Oncodrive-CIS: a method to reveal likely driver genes based on the impact of their copy number changes on expression.

One of the current challenges of oncogenomics is to elucidate which of the aberrations observed in the cancer genome is involved in the disease and which of them are just bystanders occurring stochastically due to the cell genomic instability, i.e. to distinguish driver events from passengers. This is indeed demanding when analyzing copy number alterations (CNAs), in which very large regions of the DNA (and thus a large number of genes) may be affected. The current approach for dealing with this issue is to assess the recurrence of the alteration across multiple samples, since those alterations occurring more than expected by chance should point out significant events in terms of the disease. However, this exhibits some drawbacks, as the underestimation of low-recurrent drivers, the difficulty of assessing the background model and, finally, that it does not take into account how the alteration may impact the normal behavior of the gene.


Therefore, we have developed Oncodrive-CIS, a novel method to measure the in cis effect of copy number changes aimed to identify those involved in the tumorigenesis. The main rationale of our method is that those events driving the disease through CNAs are more prone to be biased towards a larger in cis change than passengers. You can find the details of the method implementation in the manuscript publication; in few words, what Oncodrive-CIS calculations retrieve is a list of genes ranked according to their in cis expression change due to CNAs.


The performance of the method has been evaluated by two ways: first, by using a synthetic data generator developed by Louhimo R et al., Oncodrive-CIS demonstrated better accuracy in detecting putative association between gene dosage and expression than any other existing method aimed for this purpose. Second, we have analysed two real cancer data sets retrieved from the Cancer Genome Atlas Data Portal (Gliobastoma multiforme and Ovarian serous carcinoma), and Oncodrive-CIS resulted successful in selecting genes known to drive cancer or likely candidates of leading to tumor phenotypes.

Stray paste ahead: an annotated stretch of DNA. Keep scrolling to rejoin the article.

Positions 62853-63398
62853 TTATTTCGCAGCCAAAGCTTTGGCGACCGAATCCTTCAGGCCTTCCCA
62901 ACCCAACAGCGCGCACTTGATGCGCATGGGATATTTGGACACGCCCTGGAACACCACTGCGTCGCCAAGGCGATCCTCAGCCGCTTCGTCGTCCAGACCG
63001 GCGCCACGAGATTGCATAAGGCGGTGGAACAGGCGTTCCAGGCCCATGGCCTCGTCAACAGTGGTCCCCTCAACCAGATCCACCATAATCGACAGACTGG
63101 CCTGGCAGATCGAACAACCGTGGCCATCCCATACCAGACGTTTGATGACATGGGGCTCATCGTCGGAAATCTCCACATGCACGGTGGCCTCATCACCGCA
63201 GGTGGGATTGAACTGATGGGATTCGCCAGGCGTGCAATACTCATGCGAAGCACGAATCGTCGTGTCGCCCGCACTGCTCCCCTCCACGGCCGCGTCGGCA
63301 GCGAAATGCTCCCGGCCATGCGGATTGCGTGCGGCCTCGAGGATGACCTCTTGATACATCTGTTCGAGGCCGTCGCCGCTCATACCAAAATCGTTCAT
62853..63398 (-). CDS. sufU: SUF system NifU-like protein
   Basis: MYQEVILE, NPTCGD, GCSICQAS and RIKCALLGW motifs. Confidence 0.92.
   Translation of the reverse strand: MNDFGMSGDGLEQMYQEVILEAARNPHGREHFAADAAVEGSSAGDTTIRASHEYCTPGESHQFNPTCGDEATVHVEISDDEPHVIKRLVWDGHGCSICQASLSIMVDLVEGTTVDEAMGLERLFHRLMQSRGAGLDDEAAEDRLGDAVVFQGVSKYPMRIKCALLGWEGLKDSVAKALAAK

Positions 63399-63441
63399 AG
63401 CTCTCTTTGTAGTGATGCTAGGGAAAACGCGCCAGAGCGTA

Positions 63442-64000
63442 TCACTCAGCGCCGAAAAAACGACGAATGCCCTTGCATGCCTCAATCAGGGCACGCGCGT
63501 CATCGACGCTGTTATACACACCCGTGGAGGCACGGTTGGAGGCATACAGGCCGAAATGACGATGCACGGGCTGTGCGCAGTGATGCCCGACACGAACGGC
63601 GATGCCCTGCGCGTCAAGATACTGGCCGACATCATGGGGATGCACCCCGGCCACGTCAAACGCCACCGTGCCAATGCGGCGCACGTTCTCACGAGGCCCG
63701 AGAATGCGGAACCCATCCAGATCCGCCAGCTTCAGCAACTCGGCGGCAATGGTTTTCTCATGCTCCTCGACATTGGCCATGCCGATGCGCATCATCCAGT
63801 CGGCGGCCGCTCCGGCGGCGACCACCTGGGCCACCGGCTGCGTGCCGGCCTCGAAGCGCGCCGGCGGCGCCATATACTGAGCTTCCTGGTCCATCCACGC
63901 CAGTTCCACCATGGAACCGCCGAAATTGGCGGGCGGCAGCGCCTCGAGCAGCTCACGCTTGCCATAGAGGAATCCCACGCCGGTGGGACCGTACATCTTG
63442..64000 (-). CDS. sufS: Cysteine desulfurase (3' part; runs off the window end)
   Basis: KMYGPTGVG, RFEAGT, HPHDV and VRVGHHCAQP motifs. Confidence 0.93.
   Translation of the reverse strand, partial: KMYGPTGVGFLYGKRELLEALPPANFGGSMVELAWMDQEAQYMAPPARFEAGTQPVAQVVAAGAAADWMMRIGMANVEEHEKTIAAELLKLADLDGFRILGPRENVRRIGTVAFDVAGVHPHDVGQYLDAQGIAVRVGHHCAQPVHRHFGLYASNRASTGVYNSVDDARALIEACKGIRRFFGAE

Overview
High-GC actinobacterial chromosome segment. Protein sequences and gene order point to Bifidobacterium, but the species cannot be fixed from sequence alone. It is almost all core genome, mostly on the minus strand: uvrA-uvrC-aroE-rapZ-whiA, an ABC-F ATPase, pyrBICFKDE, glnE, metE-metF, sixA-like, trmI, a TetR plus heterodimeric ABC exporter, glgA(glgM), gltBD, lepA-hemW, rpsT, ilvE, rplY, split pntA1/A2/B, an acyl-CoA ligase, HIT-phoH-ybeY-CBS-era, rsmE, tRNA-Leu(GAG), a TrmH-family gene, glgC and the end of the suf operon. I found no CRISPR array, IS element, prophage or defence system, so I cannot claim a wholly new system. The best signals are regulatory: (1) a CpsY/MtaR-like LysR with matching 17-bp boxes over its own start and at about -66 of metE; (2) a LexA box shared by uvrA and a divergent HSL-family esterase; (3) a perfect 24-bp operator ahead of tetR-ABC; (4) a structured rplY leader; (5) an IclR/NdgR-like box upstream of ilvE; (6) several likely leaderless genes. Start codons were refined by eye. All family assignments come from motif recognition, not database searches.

Oncodrive-CIS follows the principles of Oncodrive-FM, another method developed in our lab, in the sense that both of them assess the role of somatic aberrations according to the functional impact they cause in the gene: the former does it by assessing the in cis expression change caused by CNAs, the latter by evaluating the impairment caused in the protein function by somatic mutations. Both of them also share the feature of being scalable to the input data, a matter of concern taking into account the amount of ongoing data coming from large cancer genomic studies.


In summary, we conclude that Oncodrive-CIS is a method that should be taken into account when elucidating the role of CNAs in driving cancer, although it may be considered not exclusive from methods based on other criteria as the aforementioned recurrence analysis. Oncodrive-CIS integrates data from gene dosage and expression, and at present we are working for including methylation data as another source of in cis changes.



Tamborero D, Lopez-Bigas N, Gonzalez-Perez A (2013) Oncodrive-CIS: A Method to Reveal Likely Driver Genes Based on the Impact of Their Copy Number Changes on Expression. PLoS ONE 8(2): e55489. doi:10.1371/journal.pone.0055489 [ Download PDF ]


How to run:

Oncodrive-CIS web contains the code and documentation to run it (http://bg.upf.edu/oncodrive-cis)


Related posts:

How to identify cancer drivers from tumor somatic mutations